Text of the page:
Memorandum re: Removal or Destruction of Federal Depository Library Documents (Mar. 13, 2002)
In October 2001, the U.S. Geological Survey requested that the Government Printing Office instruct Federal Depository Libraries that received a CD-ROM on characteristics of large surface-water supplies in the United States to destroy their copies. Shortly thereafter, the Superintendent of Documents ordered those libraries participating in the Federal Depository Library Program to withdraw this item and immediately destroy it. Subsequently, the Federal Bureau of Investigation visited several Federal Depository Libraries to determine whether that order had been carried out. This occurred without consultation with the GPO or the Geological Survey (U.S.G.S.). This series of events, and the prospect that in the wake of the September 11, 2001, terrorist attack there may be additional requests for removal or destruction of federal materials by Federal Depository Libraries (FDLs), raises a number of questions of interest and importance to librarians. This memorandum sets forth below, in a question-and-answer format, the answers to many of those questions.
Celebrating Seventy Years of the Association of Research Libraries,1932–2002
Compiled by Lee Anne George and Julia Blixrud • 2002 • ISBN 0-918006-95-3 • 40 pp.
This publication features a sweeping overview of the major issues addressed by ARL’s programs in its first seventy years. Also included are a reprint of the entertaining speech by David Stam of Syracuse University, “Plus ça Change: Sixty Years of the Association of Research Libraries;” a chronology of significant events; and a list of ARL members and leaders from 1932 to 2002.
Fix the Critical Infrastructure Information Subtitle in the Homeland Security Act of 2002
The undersigned organizations are concerned about the current language for Critical Infrastructure Information in the Homeland Security Act of 2002, which contains ambiguous definitions that could unintentionally allow companies to keep broad categories of information secret and provisions that restrict the government's ability to use the information.
In the Matter of Digital Broadcast Copy Protection
Comments arguing that a broadcast flag rule adopted by the Federal Trade Commission (FTC) could effectively limit the public's access to information, and impair its ability to use content in new and innovative ways.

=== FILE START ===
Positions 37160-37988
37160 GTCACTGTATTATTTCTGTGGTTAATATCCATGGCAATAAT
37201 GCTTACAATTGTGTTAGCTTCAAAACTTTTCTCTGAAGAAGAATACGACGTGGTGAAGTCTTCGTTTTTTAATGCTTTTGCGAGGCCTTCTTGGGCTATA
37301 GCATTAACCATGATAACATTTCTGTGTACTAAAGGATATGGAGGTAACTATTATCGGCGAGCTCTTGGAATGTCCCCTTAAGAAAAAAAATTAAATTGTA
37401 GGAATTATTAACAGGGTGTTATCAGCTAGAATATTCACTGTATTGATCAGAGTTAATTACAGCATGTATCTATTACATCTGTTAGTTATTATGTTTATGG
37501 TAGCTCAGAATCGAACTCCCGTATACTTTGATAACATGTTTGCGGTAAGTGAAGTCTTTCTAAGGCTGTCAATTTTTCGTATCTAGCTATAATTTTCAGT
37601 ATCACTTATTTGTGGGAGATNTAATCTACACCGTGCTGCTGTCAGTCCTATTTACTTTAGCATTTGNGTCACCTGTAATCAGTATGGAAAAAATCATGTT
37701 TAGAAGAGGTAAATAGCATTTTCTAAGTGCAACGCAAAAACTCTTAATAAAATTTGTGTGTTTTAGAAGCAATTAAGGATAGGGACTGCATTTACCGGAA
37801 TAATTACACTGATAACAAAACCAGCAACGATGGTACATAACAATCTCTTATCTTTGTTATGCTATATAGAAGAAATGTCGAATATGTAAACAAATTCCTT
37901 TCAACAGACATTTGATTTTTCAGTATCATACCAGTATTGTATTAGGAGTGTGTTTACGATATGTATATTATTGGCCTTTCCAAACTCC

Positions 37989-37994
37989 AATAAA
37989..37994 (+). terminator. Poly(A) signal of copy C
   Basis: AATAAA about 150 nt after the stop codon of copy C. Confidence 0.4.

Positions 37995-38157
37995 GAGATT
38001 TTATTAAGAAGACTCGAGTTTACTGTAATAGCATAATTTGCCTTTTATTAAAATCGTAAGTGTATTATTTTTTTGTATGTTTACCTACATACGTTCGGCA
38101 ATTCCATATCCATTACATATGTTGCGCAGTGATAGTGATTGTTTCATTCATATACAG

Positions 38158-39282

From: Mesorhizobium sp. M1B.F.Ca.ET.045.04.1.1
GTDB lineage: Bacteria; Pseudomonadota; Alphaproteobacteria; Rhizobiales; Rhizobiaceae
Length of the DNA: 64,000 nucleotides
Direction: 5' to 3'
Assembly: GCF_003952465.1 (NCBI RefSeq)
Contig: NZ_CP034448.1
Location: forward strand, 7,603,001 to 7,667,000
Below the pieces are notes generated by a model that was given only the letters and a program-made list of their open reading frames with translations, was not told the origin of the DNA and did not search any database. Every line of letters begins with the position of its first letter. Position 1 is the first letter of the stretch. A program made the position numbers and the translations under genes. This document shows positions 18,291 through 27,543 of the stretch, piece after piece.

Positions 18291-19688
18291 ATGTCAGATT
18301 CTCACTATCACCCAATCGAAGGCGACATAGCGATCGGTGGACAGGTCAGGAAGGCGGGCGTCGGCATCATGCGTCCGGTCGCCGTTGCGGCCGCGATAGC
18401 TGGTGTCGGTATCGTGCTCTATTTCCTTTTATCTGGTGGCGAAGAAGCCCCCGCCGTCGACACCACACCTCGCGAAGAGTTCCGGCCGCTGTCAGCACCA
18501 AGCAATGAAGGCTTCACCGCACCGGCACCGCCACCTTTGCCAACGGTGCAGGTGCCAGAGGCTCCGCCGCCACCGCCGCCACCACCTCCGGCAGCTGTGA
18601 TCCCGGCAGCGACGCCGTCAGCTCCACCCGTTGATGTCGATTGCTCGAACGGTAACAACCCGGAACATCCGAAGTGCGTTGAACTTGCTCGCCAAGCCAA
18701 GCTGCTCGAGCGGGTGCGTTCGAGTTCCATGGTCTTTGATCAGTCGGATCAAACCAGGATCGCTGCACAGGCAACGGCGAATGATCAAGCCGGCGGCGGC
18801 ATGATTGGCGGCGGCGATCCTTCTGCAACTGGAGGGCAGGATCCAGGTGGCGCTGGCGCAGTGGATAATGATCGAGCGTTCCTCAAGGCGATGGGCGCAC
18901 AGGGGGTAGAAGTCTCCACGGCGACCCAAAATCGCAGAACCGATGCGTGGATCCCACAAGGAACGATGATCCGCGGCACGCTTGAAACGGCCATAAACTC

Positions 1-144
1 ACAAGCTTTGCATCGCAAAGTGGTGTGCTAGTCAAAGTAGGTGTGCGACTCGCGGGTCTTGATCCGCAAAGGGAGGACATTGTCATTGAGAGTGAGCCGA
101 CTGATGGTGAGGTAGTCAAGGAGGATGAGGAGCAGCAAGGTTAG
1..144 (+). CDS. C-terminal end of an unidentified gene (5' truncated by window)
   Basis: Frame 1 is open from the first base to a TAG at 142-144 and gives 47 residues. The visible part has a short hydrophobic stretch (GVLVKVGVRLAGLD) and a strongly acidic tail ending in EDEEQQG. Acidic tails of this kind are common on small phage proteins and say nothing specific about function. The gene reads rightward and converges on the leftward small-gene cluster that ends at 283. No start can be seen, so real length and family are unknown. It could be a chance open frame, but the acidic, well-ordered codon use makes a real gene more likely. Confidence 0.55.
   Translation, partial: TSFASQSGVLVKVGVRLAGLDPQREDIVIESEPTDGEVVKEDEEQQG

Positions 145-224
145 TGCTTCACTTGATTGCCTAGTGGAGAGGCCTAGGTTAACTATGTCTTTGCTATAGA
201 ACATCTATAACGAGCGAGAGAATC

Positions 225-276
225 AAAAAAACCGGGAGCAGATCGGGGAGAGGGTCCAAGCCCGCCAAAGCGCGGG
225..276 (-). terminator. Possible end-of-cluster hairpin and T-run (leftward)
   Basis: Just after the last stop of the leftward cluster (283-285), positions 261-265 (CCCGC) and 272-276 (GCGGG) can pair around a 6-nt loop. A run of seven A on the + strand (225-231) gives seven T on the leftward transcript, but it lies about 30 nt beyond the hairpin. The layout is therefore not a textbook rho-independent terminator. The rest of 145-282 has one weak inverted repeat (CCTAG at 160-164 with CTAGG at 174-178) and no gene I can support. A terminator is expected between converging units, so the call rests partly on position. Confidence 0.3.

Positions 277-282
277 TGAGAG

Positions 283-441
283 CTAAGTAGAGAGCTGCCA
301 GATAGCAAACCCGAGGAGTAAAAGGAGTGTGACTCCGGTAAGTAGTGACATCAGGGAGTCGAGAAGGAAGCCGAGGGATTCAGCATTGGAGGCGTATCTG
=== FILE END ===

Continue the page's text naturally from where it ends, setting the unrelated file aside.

S. 2237: To amend chapter 5 of title 17, United States Code, to authorize civil copyright enforcement by the Attorney General, and for other purposes.
Text of the proposed legislation.
Global Changes in Scholarly Communication
This paper addresses some of the strategic issues that relate to the traditional system of scholarly communication by looking at changes in informal and formal communication between scholars and scientists and at emerging spaces that scholars are using to conduct and to disseminate the results of their research. Originally presented at e-Workshops on Scholarly Communication in the Digital Era, August 11-24, 2003. Feng Chia University, Taichung, Taiwan, it was preliminary reading for the Scholarly Tribes and Tribulations conference in October 2003.
Scholarly Tribes and Tribulations: How Tradition and Technology Are Driving Disciplinary Change [annotated bibliography]
In 2003, ARL convened a group of scholars, librarians, information technologists, and administrators to explore how the disciplines and sub-disciplines are approaching the use of technology.
The Humanist: "Dances with Wolves" or "Bowls Alone"?
This paper discusses informal scholarly communication in the humanities; ways in which information technology can influence the content of scholarly communication without necessarily changing its outward forms; and an emerging genre of scholarly communication in the humanities, one that is native to the Web, and raises some interesting challenges for the disciplines. Presented at "Scholarly Tribes and Tribulations: How Tradition and Technology Are Driving Disciplinary Change," October 17, 2003.
Special Collections in ARL Libraries
Until this 1998 survey, no systematic data had been collected on special collections in ARL libraries for nearly 20 years. The results of this survey provide a snapshot of these collections at the end of the twentieth century and identify areas for further investigation.
Supplemental Comments of the American Association of Law Libraries, the American Library Association, the Association of Research Libraries and the Special Libraries Association on the Second Draft Consolidated Texts of the Free Trade Area of the America
Supplemental comments in response to the notice and request for public comments on the Second Draft Consolidated Texts of the Free Trade Area of the Americas Agreement (FTAA), December 27, 2002. These comments supplement those previously submitted by AALL, ALA and other organizations, and address, in particular, the FTAA provisions on copyright within the section on intellectual property rights